During Down by the Riverside, we ran out into the audience to shake hands and there was such warmth I felt. Kudos to Dave and Marv for fine musical accompaniment throughout. Dave was going to perform the solo in James Taylor’s That Lonesome Road but couldn’t find his glasses. There was a mad dash to find his glasses and when it was apparent they wouldn’t turn up, Nancy stepped in with a lovely solo. Nancy and Gary partnered up for the Carole King classic, You’ve Got A Friend. Ruth pointed out that Give Us Hope was an anthem for our children because children are our future.

The outreach ended with a warm thank-you from the CEO, a generous man who expressed his appreciation for our visit and we were greeted with warm, enthusiastic applause. We made our way downstairs to get our coats and spoke to the director before we left. It was her third Thanksgiving party that day and her energy and her passion for the mission of empowerment is undeniable. We left the outreach on an absolute high.

 

There would be no photos of this outreach. But I know this was one of the best outreach concerts I’ve been so fortunate to be a part of. I also know the images are indelible in the minds of all who took part—exuberant souls and those wonderful, smiling children. This is what Thanksgiving is all about—the ability to experience joy in the moment, the triumph of spirit and true gratitude against all odds.

-Choir Singer

It has become a tradition for a member of POHC to do a post-concert write-up. It started when our Sign-up Coordinator began emailing her summaries to the other members in order to entice newer members to sign-up to sing at community concerts held early in the season. It didn’t take long for Concert Write-ups to become greatly anticipated amongst our members, so we share them here in hopes that you’ll join us at a future concert

At the Xavier Mission

It was our first time singing at Xavier Mission. It was also my first time seeing a soup kitchen. To be honest, I had prepared myself for a slightly shabby place and was quite impressed by how pretty the soup kitchen hall was. It had a beautiful closed cloister style architecture going for it (ok, I probably got that all wrong) and could seat more than 200 people. Later Soprano Evelyn, who had organized today’s outreach, told me that the soup kitchen hall also served as her son’s school cafeteria. It was all run by the Church of St Francis Xavier.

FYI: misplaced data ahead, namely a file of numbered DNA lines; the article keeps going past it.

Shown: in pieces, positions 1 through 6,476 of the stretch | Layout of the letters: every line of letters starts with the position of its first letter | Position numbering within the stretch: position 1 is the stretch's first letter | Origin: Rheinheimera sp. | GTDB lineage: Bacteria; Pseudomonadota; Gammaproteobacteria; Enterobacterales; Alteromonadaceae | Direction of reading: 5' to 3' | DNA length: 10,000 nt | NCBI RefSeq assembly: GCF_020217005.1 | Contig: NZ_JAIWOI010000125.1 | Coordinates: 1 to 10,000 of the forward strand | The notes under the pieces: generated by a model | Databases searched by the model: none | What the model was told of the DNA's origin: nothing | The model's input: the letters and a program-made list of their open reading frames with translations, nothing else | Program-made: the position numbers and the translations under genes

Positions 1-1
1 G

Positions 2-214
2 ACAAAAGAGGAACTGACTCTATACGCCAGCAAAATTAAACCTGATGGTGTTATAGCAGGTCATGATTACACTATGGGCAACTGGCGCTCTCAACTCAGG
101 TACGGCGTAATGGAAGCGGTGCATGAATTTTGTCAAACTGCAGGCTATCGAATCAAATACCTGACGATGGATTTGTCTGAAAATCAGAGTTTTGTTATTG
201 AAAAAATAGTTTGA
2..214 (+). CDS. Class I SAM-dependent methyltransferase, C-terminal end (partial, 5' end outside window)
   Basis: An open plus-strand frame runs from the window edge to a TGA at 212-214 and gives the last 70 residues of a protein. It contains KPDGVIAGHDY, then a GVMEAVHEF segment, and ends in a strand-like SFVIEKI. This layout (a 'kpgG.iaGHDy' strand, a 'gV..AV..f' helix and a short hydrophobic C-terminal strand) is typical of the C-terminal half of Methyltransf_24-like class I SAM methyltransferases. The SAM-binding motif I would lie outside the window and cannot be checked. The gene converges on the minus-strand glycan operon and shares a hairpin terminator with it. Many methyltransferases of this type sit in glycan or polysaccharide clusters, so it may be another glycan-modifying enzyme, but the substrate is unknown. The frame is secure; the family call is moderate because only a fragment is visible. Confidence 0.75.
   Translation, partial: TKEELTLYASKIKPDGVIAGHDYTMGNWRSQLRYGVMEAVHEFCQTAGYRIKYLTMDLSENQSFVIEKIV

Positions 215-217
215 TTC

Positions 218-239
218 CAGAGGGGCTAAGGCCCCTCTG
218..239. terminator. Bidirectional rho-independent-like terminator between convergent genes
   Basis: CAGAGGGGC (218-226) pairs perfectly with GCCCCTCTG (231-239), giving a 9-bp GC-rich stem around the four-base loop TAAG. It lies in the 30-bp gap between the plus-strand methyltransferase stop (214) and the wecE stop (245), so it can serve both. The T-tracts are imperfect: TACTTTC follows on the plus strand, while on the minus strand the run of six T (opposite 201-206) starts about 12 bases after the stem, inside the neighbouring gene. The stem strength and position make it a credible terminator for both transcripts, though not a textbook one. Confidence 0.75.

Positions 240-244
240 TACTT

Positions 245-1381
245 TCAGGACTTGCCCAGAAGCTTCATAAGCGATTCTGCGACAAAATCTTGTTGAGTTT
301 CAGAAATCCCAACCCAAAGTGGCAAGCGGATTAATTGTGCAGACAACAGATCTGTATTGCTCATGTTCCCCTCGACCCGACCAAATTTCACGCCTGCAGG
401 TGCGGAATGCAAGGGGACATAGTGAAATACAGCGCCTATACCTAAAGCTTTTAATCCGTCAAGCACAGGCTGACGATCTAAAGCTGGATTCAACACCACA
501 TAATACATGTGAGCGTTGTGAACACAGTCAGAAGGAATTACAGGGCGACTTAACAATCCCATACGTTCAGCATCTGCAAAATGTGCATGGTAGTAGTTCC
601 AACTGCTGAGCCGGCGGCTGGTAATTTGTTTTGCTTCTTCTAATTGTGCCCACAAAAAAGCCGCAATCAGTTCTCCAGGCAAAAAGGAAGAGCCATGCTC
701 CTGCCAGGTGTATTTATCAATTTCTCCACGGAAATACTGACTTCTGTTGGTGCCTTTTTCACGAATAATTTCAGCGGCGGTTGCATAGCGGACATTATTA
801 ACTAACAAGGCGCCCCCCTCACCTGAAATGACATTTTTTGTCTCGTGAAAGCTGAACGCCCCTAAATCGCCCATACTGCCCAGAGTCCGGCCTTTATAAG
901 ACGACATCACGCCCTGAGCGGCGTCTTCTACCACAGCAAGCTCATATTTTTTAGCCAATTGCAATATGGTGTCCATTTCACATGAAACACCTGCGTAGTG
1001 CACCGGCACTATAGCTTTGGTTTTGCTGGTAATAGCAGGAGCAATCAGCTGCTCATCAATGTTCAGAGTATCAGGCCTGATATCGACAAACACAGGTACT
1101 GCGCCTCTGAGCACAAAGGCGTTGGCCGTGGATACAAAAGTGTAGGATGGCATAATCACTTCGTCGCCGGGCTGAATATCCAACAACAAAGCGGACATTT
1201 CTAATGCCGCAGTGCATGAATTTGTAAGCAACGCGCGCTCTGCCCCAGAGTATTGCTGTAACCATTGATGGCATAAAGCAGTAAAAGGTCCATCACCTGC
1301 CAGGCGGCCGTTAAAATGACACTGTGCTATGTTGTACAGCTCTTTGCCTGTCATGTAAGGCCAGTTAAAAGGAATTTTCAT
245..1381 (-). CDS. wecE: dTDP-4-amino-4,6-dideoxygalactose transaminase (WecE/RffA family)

We started our vocal warm ups in a little lobby at the entrance of the hall and then went on stage to perform. There was more than a 100 people seated, all busy working their way through their meal, not really noticing us. I had the disconcerting feeling that they had big problems to worry about and had no time for a bunch of people who sang for a bit and went back to their cushy lives. But then people started forming a line to be served right in front of us. As each of them passed by, our singing made them turn to us and smile. There were claps of encouragement, in different parts of the hall, from people who had finished eating.

We debuted Charlie Chaplin's Smile and we sounded beautiful. I was concentrating on my notation to make sure I got the part down perfectly and then I looked up and saw a man, sitting right in front, in tears. It was difficult not to get choked up myself watching him so I had to stop singing and look away before I could resume. Luckily there were enough and more sopranos ! Alto Carrie, says that he came up to her after the concert and told her he enjoyed the show and thanked us all for coming with a "Bless you”. And that makes singing with Peace of Heart, the joy that it is.

-Peace of Heart Choir Singer

It has become a tradition for a member of POHC to do a post-concert write-up. It started when our Sign-up Coordinator began emailing her summaries to the other members in order to entice newer members to sign-up to sing at community concerts held early in the season. It didn’t take long for Concert Write-ups to become greatly anticipated amongst our members, so we share them here in hopes that you’ll join us at a future concert